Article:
Five of the Best Historical Heroines
Think “historical mystery” and your brain most likely leaps to a flawlessly mustachioed Poirot or sociopathic-yet-dashing Sherlock. While I’m the last one to deny the appeal of a well-placed deerstalker, my own soft spot is for the genre’s clever, determined females.
Maybe it’s the notion of scouting a gruesome murder scene in silk skirts or beating back assailants with an artfully wielded parasol, but it seems like my favorite historical mystery heroines are simply a heck of a lot more fun than their male counterparts. Ellie Mallory, the heroine of my debut thriller, The Smoke Hunter, definitely owes her existence to some of these sleuthing women, even though I decided to give her a mysterious lost city to contend with instead of a dead body.
The following is an entirely arbitrary, not-at-all definitive list of my favorites. Let’s hear it for the ladies.
Amelia Peabody (Egypt, 1884)
If there’s one thing Amelia Peabody would like to teach us, it’s that it pays to be prepared. If one never knows when one might run into murderous villains, one had best go about equipped with pistol, rope, matches, brandy, scissors, and a first-aid kit, among other things. Over the course of her several decades of adventures, this fervent suffragist heroine gets herself out of (and, to be fair, into) countless scrapes, aided on both counts by her marvelously strange family: her force-of-nature husband, Emerson, her incorrigibly brilliant trouble-magnet son, Ramses, and her compassionate and clever adopted daughter, Nefret.
Start with The Mummy Case
Lady Julia Grey (London, 1886)
Lady Julia Grey stumbles into sleuthing alongside the enticingly surly Nicholas Brisbane, whom she meets over the not-quite-dead-yet body of her husband, Sir Edward. As a member of the notorious and aptly named March clan, Julia has rebelled against her family’s unapologetic eccentricity by marrying normal and playing the part of an unremarkable society lady. Edward’s death plunges her into a different world, one that gradually liberates her to embrace her true nature. Julia is a perceptive heroine with a razor-sharp sense of humor, but it’s her good taste in surrounding herself with a fabulously odd set of supporting characters that really makes her tales shine.
Start with Silent in the Grave
Lady Georgiana Rannoch (London, 1932)
Meet the least glamorous aristocrat in literature: Lady Georgiana Rannoch, sister of the Duke of Rannoch. Georgie is thirty-fourth in line to the throne and dead broke, trying to make her way in a world where she can’t get a regular job without raising the ire of her royal relatives. In between avoiding being coerced into marrying repugnant European princes and figuring out how to light a fire and make her own sandwiches, Georgie displays her talents for uncovering killers, often with the help of the charming and aptly named Darcy O’Mara.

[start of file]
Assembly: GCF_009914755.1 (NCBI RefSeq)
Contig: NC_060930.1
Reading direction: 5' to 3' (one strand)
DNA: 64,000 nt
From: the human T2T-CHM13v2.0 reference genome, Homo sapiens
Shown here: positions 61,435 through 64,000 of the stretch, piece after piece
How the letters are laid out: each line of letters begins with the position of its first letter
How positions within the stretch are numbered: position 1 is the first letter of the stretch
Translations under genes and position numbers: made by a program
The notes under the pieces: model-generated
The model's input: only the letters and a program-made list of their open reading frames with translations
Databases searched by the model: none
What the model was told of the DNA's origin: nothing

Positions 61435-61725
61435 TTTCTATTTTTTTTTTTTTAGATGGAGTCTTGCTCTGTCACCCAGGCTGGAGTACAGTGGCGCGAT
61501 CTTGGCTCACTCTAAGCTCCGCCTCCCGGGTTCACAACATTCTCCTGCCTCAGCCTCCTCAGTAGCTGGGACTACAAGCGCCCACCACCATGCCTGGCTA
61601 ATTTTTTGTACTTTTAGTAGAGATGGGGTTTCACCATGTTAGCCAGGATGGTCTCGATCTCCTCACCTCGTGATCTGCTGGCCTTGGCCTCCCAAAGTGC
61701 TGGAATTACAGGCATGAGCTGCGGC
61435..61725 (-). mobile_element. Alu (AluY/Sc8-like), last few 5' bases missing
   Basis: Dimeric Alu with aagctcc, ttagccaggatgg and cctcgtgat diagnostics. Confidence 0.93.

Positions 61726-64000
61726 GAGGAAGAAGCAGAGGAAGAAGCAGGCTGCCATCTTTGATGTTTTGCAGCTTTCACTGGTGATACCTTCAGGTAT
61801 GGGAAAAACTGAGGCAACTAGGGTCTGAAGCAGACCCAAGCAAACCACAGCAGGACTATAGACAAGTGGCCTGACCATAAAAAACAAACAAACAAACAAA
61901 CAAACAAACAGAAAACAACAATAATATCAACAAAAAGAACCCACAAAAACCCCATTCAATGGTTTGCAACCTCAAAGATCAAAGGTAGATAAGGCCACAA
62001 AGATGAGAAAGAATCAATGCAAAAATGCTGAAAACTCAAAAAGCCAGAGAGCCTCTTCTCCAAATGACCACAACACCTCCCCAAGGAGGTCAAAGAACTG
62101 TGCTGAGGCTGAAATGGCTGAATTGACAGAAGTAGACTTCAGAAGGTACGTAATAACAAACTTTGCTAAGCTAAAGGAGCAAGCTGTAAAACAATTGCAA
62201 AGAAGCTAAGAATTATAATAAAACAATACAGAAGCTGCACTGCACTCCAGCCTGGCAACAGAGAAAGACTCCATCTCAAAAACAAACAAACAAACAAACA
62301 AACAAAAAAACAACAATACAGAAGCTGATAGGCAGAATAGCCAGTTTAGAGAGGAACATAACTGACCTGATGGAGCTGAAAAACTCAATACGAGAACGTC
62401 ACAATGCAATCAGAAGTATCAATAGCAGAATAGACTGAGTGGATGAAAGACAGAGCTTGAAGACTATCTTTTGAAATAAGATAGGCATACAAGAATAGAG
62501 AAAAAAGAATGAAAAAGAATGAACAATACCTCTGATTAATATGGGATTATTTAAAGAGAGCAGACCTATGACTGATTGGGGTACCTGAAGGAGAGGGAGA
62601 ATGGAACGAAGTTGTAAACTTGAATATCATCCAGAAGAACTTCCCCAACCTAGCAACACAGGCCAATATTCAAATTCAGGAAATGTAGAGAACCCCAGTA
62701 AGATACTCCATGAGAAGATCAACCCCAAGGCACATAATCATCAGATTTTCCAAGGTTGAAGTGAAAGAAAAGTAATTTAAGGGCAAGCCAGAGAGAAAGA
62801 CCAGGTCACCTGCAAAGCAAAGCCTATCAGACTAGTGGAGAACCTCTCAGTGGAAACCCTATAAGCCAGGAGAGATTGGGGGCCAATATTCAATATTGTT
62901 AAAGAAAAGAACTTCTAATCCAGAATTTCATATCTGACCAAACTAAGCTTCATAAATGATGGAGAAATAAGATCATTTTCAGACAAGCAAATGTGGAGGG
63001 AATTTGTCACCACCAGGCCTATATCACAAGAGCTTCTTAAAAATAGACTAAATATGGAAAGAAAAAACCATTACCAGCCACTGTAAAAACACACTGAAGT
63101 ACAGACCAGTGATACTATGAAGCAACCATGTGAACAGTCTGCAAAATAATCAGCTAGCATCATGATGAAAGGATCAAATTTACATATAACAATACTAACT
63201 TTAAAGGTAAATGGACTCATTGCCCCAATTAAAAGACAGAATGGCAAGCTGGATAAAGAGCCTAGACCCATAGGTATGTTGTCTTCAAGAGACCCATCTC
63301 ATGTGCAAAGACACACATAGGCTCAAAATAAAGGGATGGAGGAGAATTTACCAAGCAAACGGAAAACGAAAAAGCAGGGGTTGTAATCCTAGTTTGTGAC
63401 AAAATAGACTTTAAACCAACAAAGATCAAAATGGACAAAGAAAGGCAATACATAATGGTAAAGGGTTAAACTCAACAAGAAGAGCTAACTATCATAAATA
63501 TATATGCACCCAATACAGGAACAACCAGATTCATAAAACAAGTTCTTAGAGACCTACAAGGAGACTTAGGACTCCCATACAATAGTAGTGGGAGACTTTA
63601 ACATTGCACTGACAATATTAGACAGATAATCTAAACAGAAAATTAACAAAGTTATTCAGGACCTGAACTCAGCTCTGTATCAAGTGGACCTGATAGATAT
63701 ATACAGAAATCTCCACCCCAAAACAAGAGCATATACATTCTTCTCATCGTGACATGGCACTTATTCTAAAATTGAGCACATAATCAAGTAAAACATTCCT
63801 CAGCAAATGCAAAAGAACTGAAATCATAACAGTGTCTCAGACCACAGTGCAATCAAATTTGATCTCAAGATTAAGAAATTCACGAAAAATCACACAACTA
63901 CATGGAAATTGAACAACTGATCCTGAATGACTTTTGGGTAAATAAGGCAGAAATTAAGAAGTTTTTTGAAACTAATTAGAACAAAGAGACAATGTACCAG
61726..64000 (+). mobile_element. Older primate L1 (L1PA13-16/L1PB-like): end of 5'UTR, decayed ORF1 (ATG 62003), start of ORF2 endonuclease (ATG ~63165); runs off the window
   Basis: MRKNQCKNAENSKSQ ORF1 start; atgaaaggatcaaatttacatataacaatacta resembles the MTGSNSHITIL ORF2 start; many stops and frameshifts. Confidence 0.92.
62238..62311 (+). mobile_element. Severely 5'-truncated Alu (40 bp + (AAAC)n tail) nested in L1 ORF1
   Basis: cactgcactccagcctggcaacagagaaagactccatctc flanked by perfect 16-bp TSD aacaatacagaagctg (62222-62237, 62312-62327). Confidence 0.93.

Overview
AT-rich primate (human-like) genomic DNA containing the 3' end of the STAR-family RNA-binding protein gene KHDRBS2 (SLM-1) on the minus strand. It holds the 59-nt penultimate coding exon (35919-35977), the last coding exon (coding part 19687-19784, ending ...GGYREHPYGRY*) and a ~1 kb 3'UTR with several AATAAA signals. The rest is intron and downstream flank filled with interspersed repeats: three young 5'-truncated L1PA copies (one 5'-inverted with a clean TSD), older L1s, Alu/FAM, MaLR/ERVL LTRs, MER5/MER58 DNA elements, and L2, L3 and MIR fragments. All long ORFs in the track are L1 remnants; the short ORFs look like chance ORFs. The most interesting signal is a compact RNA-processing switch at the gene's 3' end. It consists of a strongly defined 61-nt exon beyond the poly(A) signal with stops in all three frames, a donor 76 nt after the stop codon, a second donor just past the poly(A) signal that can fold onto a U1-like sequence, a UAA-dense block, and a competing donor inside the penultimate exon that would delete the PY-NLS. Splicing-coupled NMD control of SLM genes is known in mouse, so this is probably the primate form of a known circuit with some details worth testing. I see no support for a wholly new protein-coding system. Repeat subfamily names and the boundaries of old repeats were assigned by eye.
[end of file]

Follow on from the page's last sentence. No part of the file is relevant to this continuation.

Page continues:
Start with Her Royal Spyness
Flavia de Luce (Bishop’s Lacy, England, 1950)
An eleven-year-old prodigy with an astonishing mind for chemistry and a particular interest in poisons, Flavia de Luce has little to occupy her time in the crumbling manor house she calls home and is reduced to using her talent to wreak revenge against her bullying older sisters. (Ever wonder if you could infuse lipstick with poison ivy?) But when the quaint English village of Bishop’s Lacy starts conveniently coming up corpses, Flavia turns her skills to solving crimes. Whizzing about on her trusty bicycle, Gladys, she collects clues, tracks suspects, and irritates the local law enforcement.
Start with The Sweetness at the Bottom of the Pie
Ellison Russell (Kansas City, Missouri, 1974)
When Ellison Russell unwittingly swims into the corpse of her husband’s mistress, the wealthy socialite and painter is dragged into a regular cluster of kink and blackmail. As a sleuth, she’s admittedly a bit short on detective skills, but she makes up the difference with sarcasm, networking, and sheer blind luck (most of it bad). It’s almost more fun watching her keep on the good side of her harpy of a mother, dodging gossipy women wielding bundt cakes, and generally negotiating the ridiculous social jungle hiding behind Kansas City’s perfectly manicured lawns than it is seeing her catch a killer.
Start with The Deep End
Jacquelyn Benson studied anthropology in Belfast, Northern Ireland, and married a man from Dublin, New Hampshire. She wrote a thesis on paranormal investigators and spent four years living in a museum. When not writing, you may find her turning flowers into wine, herding an unruly toddler, or hiding under a blanket devouring genre fiction. Her debut novel, The Smoke Hunter, will be released on September